Review: A Common Treasury
A Common Treasury, by Gerrard Winstanley, Verso £8
Reviewed by Mike Cleverley
One of the false arguments against socialism and communism is that these ideas are 'foreign'. Karl Marx was a German Jew and a follower of the German philosopher Hegel. 'Revolution is something that happens in other countries', the 'British way' is 'evolutionary and not revolutionary'.
Of course, Britain has a long tradition of popular uprising - we just don't learn much about these events at school or through the media. We may know that Charles I was beheaded and that after Oliver Cromwell died the monarchy was restored but the background to these events is both sketchy and misleading. Other revolutionary events, like the peasants' revolt, the Peterloo massacre, the Chartists and the 1926 general strike are often not even mentioned.
This book presents the ideas of the Diggers, a group of rural communists who operated after the English civil war which led to the beheading of Charles I. It has a very readable introduction by Tony Benn though unfortunately I found the writings of Winstanley himself, which make up the bulk of the book, hard going. Benn is very sympathetic to the Diggers' ideas but offers no real way forward to workers today.
The Diggers grew out of dissatisfaction with the Levellers who believed that property should be distributed equally but never took active steps to achieve this aim. The Diggers set out to establish communities who would cultivate common land and share in the produce equally.
This was a time of great social ferment; the king was dead but what was to replace him? This is familiar to us. We can see how, in the Middle East and north Africa, corrupt regimes are overthrown but there are, as yet, no mass organisations capable of carrying the revolution forward to make real gains for the workers and the poor.
In 1649 the Diggers began to plant vegetables in common land at St George's Hill, Weybridge, Surrey at a time of rapidly rising food prices. They invited all who were willing to work the land to join them and share equally in the food, drink and clothes that might be produced.
Local landowners called on Cromwell's New Model Army under Sir Thomas Fairfax, to intervene. Fairfax advised that the Diggers appeared to offer little threat to "good order" and suggested that the landowners use the courts. One Diggers' leader, William Everard, left at this point, sensing trouble. That sounds familiar to us today!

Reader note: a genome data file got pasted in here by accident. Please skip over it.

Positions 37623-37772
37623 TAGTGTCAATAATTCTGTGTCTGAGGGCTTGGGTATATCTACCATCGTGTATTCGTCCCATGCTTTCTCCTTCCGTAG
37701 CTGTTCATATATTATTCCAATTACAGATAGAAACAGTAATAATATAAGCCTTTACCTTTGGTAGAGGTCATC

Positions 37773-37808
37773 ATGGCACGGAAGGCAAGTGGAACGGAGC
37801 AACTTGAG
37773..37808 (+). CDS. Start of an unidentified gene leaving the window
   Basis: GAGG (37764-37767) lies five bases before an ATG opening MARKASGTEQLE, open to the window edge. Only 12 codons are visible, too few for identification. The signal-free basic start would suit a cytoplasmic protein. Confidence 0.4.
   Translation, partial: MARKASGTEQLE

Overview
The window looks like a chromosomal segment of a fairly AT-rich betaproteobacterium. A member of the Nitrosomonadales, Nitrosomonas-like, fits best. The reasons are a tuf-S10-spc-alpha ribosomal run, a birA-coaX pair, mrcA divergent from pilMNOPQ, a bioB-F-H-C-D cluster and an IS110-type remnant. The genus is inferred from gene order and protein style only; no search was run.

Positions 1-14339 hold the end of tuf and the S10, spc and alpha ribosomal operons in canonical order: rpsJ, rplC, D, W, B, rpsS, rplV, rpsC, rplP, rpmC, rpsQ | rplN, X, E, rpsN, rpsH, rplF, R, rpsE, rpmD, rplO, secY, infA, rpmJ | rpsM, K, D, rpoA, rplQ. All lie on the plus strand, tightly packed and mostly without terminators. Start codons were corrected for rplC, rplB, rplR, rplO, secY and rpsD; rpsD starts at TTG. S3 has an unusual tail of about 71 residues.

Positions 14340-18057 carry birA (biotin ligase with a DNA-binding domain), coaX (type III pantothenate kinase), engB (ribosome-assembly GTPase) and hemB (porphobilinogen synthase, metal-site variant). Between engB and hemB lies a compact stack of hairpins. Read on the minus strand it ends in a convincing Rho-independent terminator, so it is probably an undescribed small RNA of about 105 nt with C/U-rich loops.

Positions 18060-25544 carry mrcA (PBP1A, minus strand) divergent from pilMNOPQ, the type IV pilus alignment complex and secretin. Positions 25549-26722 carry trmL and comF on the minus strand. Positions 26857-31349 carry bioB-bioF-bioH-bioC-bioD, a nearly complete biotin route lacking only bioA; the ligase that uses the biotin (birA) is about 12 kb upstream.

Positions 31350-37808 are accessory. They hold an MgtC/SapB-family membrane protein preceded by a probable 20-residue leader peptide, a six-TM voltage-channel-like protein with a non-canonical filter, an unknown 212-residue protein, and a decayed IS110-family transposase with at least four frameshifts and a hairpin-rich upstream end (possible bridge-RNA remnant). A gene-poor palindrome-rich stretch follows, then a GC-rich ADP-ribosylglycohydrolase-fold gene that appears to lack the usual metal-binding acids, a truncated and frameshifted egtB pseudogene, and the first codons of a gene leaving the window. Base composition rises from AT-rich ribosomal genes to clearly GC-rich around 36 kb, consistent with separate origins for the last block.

Winstanley remained true to his ideals and kept writing about the problems the colony faced. The Lord of the Manor organised gangs to attack the Diggers, ruin their crops and destroy their homes. The Diggers were accused of being members of a banned religious sect, the Ranters, and taken before a magistrate.
As was common then, they were not allowed to speak in their own defence. In this way they were forced to abandon St George's Hill. Some then tried again, at Cobham in Surrey, at Wellingborough and at Iver in Buckinghamshire.
The Wellingborough Diggers published a declaration and in 1650 were imprisoned. Although no charges were ever laid the magistrate refused to release them. Further Digger colonies were set up at Barnet, Enfield, Dunstable, Bosworth and Nottinghamshire. But by 1651 the Diggers' movement was finished, destroyed by the state and by persecution by landowners.
The ideas of common ownership are part of the history of the working people of Britain and the mighty Chartist movement, which influenced Karl Marx and Friedrich Engels, stood on the shoulders of the Diggers. In their 17th century days communist ideas were a powerful attraction to the poor but society then lacked three things necessary to make these ideas reality.
Industrial technique is necessary to provide food, clothing and housing for all. The workers' solidarity created by modern production is a force strong enough to overcome the state machine protecting the ruling class. Finally a mass party of the working class, with a programme to attract all the exploited people in society has to be built to carry the revolution forward.
A full working class account of the English Revolution would deal with the Levellers and Diggers in a much more readable format than this book. But the documents it brings to our notice are a valuable resource which the author of such a book will find useful.